Chemical Foundations

Polysaccharide chains on the surface of cellulose visualized by atomic force microscopy. [Courtesy of M. Miles from A. A. Baker et al., 2000, Biophys J. 79:1139-1145.]

The life of a cell depends on thousands of chemical interactions and reactions exquisitely coordinated with one another in time and space and under the influence of the cell's genetic instructions and its environment. How does a cell extract critical nutrients and information from its environment? How does a cell convert the energy stored in nutrients into work (movement, synthesis of critical components)? How does a cell transform nutrients into the fundamental structures required for its survival (cell wall, nucleus, nucleic acids, proteins, cytoskeleton)? How does a cell link itself to other cells to form a tissue? How do cells communicate with one another so that the organism as a whole can function? One of the goals of molecular cell biology is to answer such questions about the structure and function of cells and organisms in terms of the properties of individual molecules and ions.

Life first arose in a watery environment, and the properties of this ubiquitous substance have a profound influence on the chemistry of life. Constituting 70-80 percent by weight of most cells, water is the most abundant molecule in biological systems. About 7 percent of the weight of living matter is composed of inorganic ions and small molecules such as amino acids (the building blocks of proteins), nucleotides (the building blocks of DNA and RNA), lipids (the building blocks of biomembranes), and sugars (the building blocks of starches and cellulose), the remainder being the macromolecules and macromolecular aggregates composed of these building blocks.

Many biomolecules (e.g., sugars) readily dissolve in water; these water-liking molecules are described as hy-drophilic. Other biomolecules (e.g., fats like triacylglycerols)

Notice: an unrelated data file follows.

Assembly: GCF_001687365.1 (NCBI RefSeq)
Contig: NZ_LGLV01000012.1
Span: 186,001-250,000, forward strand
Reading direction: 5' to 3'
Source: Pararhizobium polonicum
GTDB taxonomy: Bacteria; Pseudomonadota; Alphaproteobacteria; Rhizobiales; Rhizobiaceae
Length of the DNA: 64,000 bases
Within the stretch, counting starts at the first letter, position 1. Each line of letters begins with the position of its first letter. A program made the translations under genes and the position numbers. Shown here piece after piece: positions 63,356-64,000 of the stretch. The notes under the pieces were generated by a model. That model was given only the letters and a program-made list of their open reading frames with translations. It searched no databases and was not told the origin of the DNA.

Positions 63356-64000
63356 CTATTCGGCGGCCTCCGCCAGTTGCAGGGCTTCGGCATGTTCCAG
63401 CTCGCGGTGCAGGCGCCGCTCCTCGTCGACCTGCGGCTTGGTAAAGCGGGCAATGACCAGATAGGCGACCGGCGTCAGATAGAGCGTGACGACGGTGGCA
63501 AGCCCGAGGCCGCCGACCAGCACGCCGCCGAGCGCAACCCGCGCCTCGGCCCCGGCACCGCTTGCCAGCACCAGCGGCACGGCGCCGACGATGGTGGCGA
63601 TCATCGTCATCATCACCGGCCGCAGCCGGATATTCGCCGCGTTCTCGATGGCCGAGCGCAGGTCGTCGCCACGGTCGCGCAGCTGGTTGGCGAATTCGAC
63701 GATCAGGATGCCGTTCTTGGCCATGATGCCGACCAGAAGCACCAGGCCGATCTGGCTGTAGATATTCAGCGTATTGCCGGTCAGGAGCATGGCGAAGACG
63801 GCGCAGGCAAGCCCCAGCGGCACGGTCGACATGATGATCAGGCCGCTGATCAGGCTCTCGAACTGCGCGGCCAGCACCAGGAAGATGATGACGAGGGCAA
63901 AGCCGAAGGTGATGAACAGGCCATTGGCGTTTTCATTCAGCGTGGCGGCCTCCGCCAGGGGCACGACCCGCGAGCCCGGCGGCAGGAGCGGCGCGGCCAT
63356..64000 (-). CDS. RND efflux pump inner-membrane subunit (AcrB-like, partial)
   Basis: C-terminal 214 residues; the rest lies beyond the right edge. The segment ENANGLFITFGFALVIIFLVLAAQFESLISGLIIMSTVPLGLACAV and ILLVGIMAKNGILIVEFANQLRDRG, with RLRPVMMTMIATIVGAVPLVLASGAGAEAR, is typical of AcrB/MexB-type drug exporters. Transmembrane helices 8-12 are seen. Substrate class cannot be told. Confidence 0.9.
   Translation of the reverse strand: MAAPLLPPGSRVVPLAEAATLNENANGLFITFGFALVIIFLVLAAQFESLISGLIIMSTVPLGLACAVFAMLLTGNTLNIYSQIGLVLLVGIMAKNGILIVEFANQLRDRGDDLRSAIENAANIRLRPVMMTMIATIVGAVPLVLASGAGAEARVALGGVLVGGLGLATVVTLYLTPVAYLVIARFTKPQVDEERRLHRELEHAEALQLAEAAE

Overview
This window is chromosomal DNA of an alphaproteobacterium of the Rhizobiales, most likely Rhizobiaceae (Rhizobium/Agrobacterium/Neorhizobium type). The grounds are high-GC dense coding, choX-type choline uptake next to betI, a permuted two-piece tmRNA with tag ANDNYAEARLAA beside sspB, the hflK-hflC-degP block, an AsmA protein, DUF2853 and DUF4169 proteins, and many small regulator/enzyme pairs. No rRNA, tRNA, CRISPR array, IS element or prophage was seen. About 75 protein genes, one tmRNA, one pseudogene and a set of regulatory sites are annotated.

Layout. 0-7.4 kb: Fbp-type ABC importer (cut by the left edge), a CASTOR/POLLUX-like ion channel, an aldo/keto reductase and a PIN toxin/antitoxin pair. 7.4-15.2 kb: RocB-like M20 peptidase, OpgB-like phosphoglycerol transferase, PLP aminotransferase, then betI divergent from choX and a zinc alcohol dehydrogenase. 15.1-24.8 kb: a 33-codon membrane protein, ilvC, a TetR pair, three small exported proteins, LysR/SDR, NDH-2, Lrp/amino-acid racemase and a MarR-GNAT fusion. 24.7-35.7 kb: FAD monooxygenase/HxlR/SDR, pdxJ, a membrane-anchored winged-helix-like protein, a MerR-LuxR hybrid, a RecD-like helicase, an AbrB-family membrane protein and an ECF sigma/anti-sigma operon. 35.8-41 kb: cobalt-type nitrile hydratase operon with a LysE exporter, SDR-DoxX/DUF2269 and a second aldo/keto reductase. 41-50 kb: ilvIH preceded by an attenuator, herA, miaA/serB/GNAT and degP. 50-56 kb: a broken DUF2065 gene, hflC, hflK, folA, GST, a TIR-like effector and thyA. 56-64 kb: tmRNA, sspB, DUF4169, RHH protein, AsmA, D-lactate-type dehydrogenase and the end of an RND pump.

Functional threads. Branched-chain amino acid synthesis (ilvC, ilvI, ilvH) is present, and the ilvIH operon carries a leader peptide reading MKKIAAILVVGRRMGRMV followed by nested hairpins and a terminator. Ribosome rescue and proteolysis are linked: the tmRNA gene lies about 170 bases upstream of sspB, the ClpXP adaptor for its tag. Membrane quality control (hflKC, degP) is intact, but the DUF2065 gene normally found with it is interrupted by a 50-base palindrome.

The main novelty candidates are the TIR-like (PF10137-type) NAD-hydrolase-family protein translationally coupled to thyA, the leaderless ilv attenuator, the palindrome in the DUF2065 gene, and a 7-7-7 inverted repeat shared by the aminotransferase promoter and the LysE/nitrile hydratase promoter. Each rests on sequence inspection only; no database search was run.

shun water; these are said to be hydrophobic (water-fearing). Still other biomolecules (e.g., phospholipids), referred to as amphipathic, are a bit schizophrenic, containing both hy-drophilic and hydrophobic regions. These are used to build the membranes that surround cells and their internal organelles (Chapter 5). The smooth functioning of cells, tissues, and organisms depends on all these molecules, from the smallest to the largest. Indeed, the chemistry of the simple proton (H+) with a mass of 1 dalton (Da) can be as important to the survival of a human cell as that of each gigantic DNA molecule with a mass as large as 8.6 X 1010 Da (single strand of DNA from human chromosome 1).

A relatively small number of principles and facts of chemistry are essential for understanding cellular processes at the molecular level (Figure 2-1). In this chapter we review some of these key principles and facts, beginning with the cova-lent bonds that connect atoms into a molecule and the non-covalent forces that stabilize groups of atoms within and between molecules. We then consider the key properties of the basic building blocks of cellular structures. After reviewing those aspects of chemical equilibrium that are most relevant to biological systems, we end the chapter with basic

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